New project seeks to educate Hawaii students about Native American culture, history

·3 min read

Nov. 1—Growing up on the mainland, Mae Prieto said she wished she'd learned more about the history and stories of Indigenous people during school. So when Prieto, who is Native American and Native Hawaiian, took the reigns of the Oahu Intertribal Council in 2011, she made education one of her priorities.

Through the council's work, Prieto, who moved to Hawaii with her family in the 1960s, and her team have brought their members into schools for cultural demonstrations at the request of teachers. But now the nonprofit is taking on a major project to develop curriculum for schools that they say better and more accurately reflects Native American stories, history and heritage and its parallels to Native Hawaiian culture.

"(My mom ) felt it was important for us to know both of our cultures, who we are and where we come from. I'm trying to keep that up as her legacy, " said Prieto, whose mother was one of the founders of what would become the, a nonprofit that seeks to share, promote and educate the local community about Native American traditions, cultures and heritage, and organizes the annual Honolulu Intertribal Powwow. "I think the world would be so different if we had learned the true history and story of native people and not the colonizers' story."

The curriculum the council is developing is for elementary school students and would include lessons on Native American culture and history, similarities to other Indigenous people, including Native Hawaiians, and hands-­

on cultural activities, such as drumming and basket weaving. Prieto, the council's president, pointed out that students could relate to and better understand the information by seeing similarities in the Hawaiian and Native American cultures.

In Hawaii there are about 4, 400 American Indians and Alaska Natives, a nearly 5 % increase from 2010, according to census data. That number reflects census respondents who identified as American Indian and Alaska Native alone. When including those who identified as American Indian and Alaska Native in combination with other ethnicities, that number jumps to more than 37, 000, a nearly 27 % increase from 2010.

Tiana Brennan, who joined the all-volunteer council in 2017 and is spearheading the project, said they hope to finish developing the curriculum and begin using it next year. She said they hope to start working with home-school families first to hold sessions at a park, depending on the COVID-19 situation.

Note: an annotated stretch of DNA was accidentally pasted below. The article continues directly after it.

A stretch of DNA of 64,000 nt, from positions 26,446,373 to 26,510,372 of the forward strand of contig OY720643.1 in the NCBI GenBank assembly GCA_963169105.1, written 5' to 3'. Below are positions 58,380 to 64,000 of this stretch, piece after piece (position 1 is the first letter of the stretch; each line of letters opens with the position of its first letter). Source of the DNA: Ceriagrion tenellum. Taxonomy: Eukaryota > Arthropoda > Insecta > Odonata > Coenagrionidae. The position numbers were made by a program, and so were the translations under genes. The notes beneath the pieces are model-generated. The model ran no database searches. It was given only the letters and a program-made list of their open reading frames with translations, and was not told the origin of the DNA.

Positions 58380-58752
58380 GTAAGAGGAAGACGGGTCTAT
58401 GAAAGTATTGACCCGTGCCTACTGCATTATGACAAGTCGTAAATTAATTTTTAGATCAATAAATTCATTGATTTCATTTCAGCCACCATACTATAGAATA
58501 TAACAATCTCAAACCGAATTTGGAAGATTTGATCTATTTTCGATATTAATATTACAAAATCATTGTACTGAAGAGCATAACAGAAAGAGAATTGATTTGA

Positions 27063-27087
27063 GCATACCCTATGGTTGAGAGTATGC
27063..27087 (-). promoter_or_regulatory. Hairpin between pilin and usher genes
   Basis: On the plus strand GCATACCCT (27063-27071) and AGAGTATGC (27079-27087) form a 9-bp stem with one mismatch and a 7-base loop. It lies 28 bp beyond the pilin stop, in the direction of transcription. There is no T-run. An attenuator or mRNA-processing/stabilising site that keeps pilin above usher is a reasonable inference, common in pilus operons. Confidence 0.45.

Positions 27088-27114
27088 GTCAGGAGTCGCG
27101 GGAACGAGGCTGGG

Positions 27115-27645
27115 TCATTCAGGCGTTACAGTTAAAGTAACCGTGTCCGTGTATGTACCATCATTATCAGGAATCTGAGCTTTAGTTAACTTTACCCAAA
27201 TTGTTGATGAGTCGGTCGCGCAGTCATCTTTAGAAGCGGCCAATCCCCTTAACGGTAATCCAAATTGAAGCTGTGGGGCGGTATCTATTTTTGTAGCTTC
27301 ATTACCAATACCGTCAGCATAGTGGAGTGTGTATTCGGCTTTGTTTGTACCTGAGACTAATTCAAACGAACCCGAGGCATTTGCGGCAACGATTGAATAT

The long-term goal is to partner with the state Department of Education to expand to more students and develop curriculum for middle and high school students, she said. Brennan, who is Native American and Hispanic, said they want to be a resource for schools and have standard curriculum that accompanies the cultural demonstrations the council's members already lead.

Brennan, who earned a bachelor's degree in human development and family studies from the University of Hawaii at Manoa, is taking education courses at Leeward Community College to help with creating the curriculum. She said she initially got involved with the project after choosing to home-school her son last year during the pandemic. Through those experiences, she said, she started creating lesson plans for him and realized that she enjoyed it.

The nonprofit is applying for grants to help pay stipends to members who lead cultural demonstrations and for educators whom they bring from the mainland to Hawaii, Prieto said. She and Brennan said they are excited to see this idea come to life.

"People have these very generalized views of Native Americans. I want people to know that we're not a dying people, " Brennan said. "Our culture is alive. It's still growing, and just like the Hawaiian culture, the language is being revived. When we can understand other people's cultures and history, it gives us a different worldview and more of an understanding toward others."------Jayna Omaye covers ethnic and cultural affairs and is a corps member of Report for America, a national serv ­ice organization that places journalists in local newsrooms to report on under ­covered issues and communities.